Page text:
FUDiabetes

It was a weird day today

Samson is at a new camp, where breakfast is biscuits and honey or oatmeal, lunch is pizza, fruit is just freely available to take in stations around the campus and snacks include yogurt parfait, popsicles and other carb-heavy meals. And yet he had his best day of the last 3 months. I shouldn’t second guess, and just be grateful I guess, but diabetes sure is weird!

15 Likes

How nice! On both counts, that he’s 94% in range and that he’s at camp enjoying himself!

3 Likes

He is probably running himself ragged having a great time and his Diabetes knows it and has decided that today should be a good day because he has earned it. Seems like a reasonable explanation.

5 Likes

@Chris, haha! If only diabetes played fair like that. Whatever it is, I’ll take it. :slight_smile:

4 Likes

Wow, amazing with that type of food, but as @Chris says, he is probably non-stop active, and having a great time with no thought of diabetes. That probably makes a huge difference!! So glad to hear this.

2 Likes

I have found that I spike when I go low carb and get better results when eating carbs. I have thought that either the glucose needs something to ‘stick’ too, or the carbs stimulate the pancreas to assist with whatever it has left to help with. I also find that being active in the heat makes my body use up the insulin more efficiently and I have to keep a close eye on my bg levels or I can go low very quickly.

1 Like

Glad you have found what works for you. For my son, eating more carbs (>150 a day) is a recipe for looser control, but we totally agree with you that being active makes the insulin uptake more efficient.

1 Like

As I read the conversations of those who are running, swimming, increasing activity,…and so on, I am amazed and I must say, what you said above, is so true! There are times, when I read what people are accomplishing with zero basal, reduced basal, minimal boluses, adding carbs,… that I have to wonder … couldn’t we just all increase our activity and do without insulin! I know, it’s not true, it coudn’t happen, but sheesh, what our friends in this community and others are able to accomplish, often makes me wonder … what kind of exercise/activity would it take to bring our insulin needs to a zero basal more often and for longer periods of time! /end-rant :slight_smile:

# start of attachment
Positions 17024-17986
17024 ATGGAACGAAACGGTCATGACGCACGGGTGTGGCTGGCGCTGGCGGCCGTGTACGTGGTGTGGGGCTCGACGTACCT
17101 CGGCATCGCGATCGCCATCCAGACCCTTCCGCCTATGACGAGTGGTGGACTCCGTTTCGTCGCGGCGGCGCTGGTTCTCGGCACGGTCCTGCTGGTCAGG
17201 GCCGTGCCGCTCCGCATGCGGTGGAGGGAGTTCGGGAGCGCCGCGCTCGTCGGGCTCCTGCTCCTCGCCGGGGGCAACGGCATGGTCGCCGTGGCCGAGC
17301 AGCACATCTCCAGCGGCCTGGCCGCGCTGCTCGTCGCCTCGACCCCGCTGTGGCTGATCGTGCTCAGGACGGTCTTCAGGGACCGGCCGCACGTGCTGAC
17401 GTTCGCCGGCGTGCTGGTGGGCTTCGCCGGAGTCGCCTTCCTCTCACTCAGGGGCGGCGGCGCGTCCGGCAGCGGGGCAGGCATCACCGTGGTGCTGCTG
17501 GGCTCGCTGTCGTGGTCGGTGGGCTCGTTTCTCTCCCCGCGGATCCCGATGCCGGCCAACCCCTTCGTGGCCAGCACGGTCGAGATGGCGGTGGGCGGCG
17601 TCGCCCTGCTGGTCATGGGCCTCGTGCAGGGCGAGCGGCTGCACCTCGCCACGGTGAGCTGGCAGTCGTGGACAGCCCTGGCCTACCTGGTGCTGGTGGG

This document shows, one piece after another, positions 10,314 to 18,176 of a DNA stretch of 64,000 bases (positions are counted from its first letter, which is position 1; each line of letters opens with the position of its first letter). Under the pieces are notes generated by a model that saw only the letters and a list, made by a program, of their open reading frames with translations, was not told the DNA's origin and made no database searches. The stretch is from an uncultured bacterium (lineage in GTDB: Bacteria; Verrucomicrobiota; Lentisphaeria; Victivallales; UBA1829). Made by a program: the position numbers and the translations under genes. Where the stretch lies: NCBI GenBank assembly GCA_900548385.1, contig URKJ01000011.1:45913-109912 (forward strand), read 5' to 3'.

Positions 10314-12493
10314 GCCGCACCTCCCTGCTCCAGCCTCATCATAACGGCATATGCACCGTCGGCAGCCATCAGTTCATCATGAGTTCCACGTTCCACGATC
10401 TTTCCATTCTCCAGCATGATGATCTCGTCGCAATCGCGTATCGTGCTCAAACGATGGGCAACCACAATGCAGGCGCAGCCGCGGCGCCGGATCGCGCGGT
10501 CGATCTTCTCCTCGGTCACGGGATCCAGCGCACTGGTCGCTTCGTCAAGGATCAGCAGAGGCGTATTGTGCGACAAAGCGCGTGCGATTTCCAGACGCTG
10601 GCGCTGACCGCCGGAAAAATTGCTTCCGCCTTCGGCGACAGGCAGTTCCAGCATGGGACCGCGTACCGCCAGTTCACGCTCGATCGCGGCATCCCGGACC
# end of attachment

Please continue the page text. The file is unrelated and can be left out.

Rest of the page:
2 Likes

As I’ve been increasing activity I’ve found that suspending my pump for an hour and a half is helpful to avoid lows. But it’s also very tricky, and about 50% of the time it causes me to rise too much and I end up giving several corrections, to the point it’s like I should have just let it be. I also found this when I used to swim more than I do now: disconnecting my pump was useful to avoid lows during the swim, but as I neared the end and after I was done, I had to pile on the insulin even if I wasn’t high, otherwise I’d spike enormously and have high ketones and feel awful. I don’t know what suspending basal is like for others, but for the most part, suspending my pump for any length of time is tricky and almost always requires “replacement” insulin be given to some degree. I actually use a 30-minute suspend of my pump as a strategy to bunt my blood sugar up if I’m running too close to the lower limit of my target range before bed. So even that short suspend time causes my blood sugar to rise by 1.5 or so.

4 Likes

I hear you, @Jen. There is a line, probably a very thin one, between zero basal with increased activity working and not working. When I read the conversations, the lengths people go to to check their bg and either hold steady or correct with either carbs or a hit of insulin, is great! There’s a learned and practiced skillset that, at times, doesn’t work; but from what I’m reading, does work most of the time. When it doesn’t work, I think it’s the nature of diabetes - we can do everything according to Holye and it works one day and not the next. Still, there are many accomplishing great things with reduced/zero basal and increased activity and it’s a phenomena (zero basal in particular) that I never gave much attention to, until recently. I need to read the book, Sugar Surfing; perhaps this will shed some more light!

1 Like

when i am in the pool swimming, i am off all insulin for 4 hours and my BGs are normal (even for someone w/out D.) so for those 4 hours, i no longer have diabetes. its great. perhaps i should just go and become a mermaid and live in the sea. lol. (but which is worse? being a mermaid or having D?)

2 Likes

PS: i hated that book. (i know many who live and die by it) i found it completely uunhelpful and it made me feel like a moron. but, as the saying goes, YDMV. you could love it.

just my 2 cents.

That’s awesome, DM, to have such control. And, it’s all due to exercise/movement/activity.

Wow. You’re the first person I’ve heard who did not like it. I’m hoping I love it :slight_smile:

2 Likes

you probably will love it. i’m just an odd duck :blush:

1 Like